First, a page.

In How We Get Along, philosopher David Velleman compares our social interactions to the interactions among improvisational actors on stage. He argues that we play ourselves - not artificially but authentically, by doing what would make sense coming from us as we really are. And, like improvisational actors, we deal with one another in dual capacities: both as characters within the social drama and as players contributing to the shared performance. In this conception of social intercourse, Velleman finds rational grounds for morality, though not a rational guarantee. He maps a middle course between skepticism and rationalism, arguing that practical reasoning is 'pro-moral' without requiring moral action. The result is what he calls a 'Kinda Kantian metaethics'. How We Get Along is the summation of Velleman's thinking to date, incorporating and unifying previous work on agency, the self, the emotions, narrative and Kantian moral theory.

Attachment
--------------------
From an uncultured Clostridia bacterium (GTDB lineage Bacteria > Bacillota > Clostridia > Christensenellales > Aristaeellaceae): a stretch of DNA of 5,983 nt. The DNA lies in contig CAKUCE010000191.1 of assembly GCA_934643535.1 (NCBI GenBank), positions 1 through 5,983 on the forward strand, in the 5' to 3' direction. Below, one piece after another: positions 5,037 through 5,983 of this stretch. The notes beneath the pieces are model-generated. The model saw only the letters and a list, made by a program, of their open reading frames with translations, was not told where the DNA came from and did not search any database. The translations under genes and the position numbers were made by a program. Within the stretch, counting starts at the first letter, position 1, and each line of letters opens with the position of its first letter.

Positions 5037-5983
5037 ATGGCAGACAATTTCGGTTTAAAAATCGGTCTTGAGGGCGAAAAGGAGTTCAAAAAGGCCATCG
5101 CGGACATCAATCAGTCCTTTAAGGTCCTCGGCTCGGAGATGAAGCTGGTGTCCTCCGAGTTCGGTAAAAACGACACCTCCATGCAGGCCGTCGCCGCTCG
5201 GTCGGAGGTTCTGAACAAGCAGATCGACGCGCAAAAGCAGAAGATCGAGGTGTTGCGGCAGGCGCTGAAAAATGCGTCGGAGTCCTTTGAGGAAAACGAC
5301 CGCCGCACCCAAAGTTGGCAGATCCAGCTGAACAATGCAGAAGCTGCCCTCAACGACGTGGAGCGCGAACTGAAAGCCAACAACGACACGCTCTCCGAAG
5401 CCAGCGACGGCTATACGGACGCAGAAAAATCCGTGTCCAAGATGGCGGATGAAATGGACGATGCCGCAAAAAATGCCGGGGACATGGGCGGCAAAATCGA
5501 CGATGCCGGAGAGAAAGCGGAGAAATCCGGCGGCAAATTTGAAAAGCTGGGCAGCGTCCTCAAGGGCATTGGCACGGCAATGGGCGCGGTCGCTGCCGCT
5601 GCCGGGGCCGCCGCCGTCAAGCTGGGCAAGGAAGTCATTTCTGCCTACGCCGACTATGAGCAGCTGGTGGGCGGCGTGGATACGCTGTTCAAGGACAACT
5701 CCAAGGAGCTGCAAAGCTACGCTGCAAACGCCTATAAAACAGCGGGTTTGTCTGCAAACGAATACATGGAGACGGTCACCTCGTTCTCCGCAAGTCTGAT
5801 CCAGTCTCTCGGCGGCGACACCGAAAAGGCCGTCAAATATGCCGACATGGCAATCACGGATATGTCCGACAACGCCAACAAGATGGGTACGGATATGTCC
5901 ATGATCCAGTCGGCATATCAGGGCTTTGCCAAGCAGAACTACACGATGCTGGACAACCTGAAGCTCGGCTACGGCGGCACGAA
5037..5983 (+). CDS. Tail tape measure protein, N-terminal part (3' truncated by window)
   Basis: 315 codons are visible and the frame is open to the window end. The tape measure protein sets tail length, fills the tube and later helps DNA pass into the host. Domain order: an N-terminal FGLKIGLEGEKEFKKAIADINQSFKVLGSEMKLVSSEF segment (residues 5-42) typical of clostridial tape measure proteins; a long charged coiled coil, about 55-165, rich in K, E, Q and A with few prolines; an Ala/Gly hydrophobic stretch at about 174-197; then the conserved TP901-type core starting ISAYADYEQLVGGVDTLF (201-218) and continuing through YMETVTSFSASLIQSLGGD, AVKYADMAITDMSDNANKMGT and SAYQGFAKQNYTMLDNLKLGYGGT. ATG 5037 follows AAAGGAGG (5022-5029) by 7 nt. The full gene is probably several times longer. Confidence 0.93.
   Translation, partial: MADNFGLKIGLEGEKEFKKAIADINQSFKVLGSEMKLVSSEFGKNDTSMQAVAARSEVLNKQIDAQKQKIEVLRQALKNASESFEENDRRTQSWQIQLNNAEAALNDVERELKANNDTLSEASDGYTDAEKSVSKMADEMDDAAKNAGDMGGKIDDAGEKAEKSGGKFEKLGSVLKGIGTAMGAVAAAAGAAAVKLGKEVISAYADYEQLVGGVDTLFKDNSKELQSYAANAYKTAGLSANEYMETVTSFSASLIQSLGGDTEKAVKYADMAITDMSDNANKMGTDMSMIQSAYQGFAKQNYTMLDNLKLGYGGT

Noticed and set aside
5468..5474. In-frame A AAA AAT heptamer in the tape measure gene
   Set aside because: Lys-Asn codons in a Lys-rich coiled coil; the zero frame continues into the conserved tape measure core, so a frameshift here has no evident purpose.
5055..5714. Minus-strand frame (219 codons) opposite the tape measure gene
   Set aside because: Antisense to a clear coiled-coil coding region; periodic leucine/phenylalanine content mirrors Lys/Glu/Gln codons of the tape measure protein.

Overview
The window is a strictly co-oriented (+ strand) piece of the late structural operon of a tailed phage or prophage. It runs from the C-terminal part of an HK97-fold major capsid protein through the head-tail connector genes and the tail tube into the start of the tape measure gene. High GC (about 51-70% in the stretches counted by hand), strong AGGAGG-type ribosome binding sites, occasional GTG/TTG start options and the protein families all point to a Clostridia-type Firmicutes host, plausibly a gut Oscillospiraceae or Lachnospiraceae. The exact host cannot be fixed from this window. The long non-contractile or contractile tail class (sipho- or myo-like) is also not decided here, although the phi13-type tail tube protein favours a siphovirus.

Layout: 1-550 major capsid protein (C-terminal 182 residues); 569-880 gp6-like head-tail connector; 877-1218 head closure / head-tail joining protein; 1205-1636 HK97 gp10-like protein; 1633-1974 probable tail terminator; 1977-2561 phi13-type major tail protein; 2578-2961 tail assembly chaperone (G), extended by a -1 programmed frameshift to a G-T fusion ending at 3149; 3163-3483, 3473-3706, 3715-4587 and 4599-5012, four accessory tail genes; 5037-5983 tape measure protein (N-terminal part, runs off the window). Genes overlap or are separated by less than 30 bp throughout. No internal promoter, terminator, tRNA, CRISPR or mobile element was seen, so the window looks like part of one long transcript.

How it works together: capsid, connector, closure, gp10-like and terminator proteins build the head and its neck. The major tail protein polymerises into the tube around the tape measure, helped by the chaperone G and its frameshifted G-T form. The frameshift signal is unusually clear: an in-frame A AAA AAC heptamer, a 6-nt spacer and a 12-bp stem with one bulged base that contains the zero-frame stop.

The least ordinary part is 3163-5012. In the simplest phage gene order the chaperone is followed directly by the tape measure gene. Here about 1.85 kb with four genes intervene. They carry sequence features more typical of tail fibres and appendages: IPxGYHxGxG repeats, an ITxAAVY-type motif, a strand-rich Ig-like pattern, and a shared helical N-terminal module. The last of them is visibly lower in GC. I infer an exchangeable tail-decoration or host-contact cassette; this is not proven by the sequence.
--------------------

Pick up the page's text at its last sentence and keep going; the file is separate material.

J. David Velleman is Professor of Philosophy at New York University. He is the author of Practical Reflection, The Possibility of Practical Reason, and, most recently, Self to Self. He is also a founding editor of the online journal Philosophers' Imprint.
1. Acting; 2. Reacting; 3. Interacting; 4. Reflecting; 5. Foundations; 6. Theory; 7. Meaning.
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